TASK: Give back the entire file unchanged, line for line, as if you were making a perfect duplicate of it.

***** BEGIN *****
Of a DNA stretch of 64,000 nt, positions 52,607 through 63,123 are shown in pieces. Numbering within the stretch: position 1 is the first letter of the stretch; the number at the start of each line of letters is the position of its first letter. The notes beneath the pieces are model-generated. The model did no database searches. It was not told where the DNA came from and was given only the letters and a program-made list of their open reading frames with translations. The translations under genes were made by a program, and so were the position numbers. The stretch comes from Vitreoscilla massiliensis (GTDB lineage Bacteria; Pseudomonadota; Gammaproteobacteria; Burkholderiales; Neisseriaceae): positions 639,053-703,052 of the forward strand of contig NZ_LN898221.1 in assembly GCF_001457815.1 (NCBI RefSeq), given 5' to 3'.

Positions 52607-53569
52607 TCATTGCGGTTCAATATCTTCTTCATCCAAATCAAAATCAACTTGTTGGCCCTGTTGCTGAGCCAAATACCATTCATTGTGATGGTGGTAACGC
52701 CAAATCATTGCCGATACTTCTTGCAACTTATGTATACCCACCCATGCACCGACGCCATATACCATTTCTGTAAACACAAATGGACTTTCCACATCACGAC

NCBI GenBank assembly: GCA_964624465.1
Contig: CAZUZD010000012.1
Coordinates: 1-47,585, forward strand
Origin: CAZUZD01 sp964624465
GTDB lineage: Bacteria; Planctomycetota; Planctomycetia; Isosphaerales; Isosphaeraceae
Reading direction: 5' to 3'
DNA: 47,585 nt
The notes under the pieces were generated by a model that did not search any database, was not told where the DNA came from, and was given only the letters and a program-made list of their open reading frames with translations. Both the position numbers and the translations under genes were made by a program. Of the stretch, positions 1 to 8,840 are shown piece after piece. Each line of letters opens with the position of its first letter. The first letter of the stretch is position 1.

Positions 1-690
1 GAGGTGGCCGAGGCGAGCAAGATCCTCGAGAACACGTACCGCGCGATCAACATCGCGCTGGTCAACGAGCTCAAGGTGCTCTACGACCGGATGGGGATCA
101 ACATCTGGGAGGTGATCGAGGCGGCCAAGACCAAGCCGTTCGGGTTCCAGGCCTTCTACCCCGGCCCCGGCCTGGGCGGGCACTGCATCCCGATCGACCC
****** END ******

Of a DNA stretch of 64,000 nt, positions 52,607 through 63,123 are shown in pieces. Numbering within the stretch: position 1 is the first letter of the stretch; the number at the start of each line of letters is the position of its first letter. The notes beneath the pieces are model-generated. The model did no database searches. It was not told where the DNA came from and was given only the letters and a program-made list of their open reading frames with translations. The translations under genes were made by a program, and so were the position numbers. The stretch comes from Vitreoscilla massiliensis (GTDB lineage Bacteria; Pseudomonadota; Gammaproteobacteria; Burkholderiales; Neisseriaceae): positions 639,053-703,052 of the forward strand of contig NZ_LN898221.1 in assembly GCF_001457815.1 (NCBI RefSeq), given 5' to 3'.

Positions 52607-53569
52607 TCATTGCGGTTCAATATCTTCTTCATCCAAATCAAAATCAACTTGTTGGCCCTGTTGCTGAGCCAAATACCATTCATTGTGATGGTGGTAACGC
52701 CAAATCATTGCCGATACTTCTTGCAACTTATGTATACCCACCCATGCACCGACGCCATATACCATTTCTGTAAACACAAATGGACTTTCCACATCACGAC

NCBI GenBank assembly: GCA_964624465.1
Contig: CAZUZD010000012.1
Coordinates: 1-47,585, forward strand
Origin: CAZUZD01 sp964624465
GTDB lineage: Bacteria; Planctomycetota; Planctomycetia; Isosphaerales; Isosphaeraceae
Reading direction: 5' to 3'
DNA: 47,585 nt
The notes under the pieces were generated by a model that did not search any database, was not told where the DNA came from, and was given only the letters and a program-made list of their open reading frames with translations. Both the position numbers and the translations under genes were made by a program. Of the stretch, positions 1 to 8,840 are shown piece after piece. Each line of letters opens with the position of its first letter. The first letter of the stretch is position 1.

Positions 1-690
1 GAGGTGGCCGAGGCGAGCAAGATCCTCGAGAACACGTACCGCGCGATCAACATCGCGCTGGTCAACGAGCTCAAGGTGCTCTACGACCGGATGGGGATCA
101 ACATCTGGGAGGTGATCGAGGCGGCCAAGACCAAGCCGTTCGGGTTCCAGGCCTTCTACCCCGGCCCCGGCCTGGGCGGGCACTGCATCCCGATCGACCC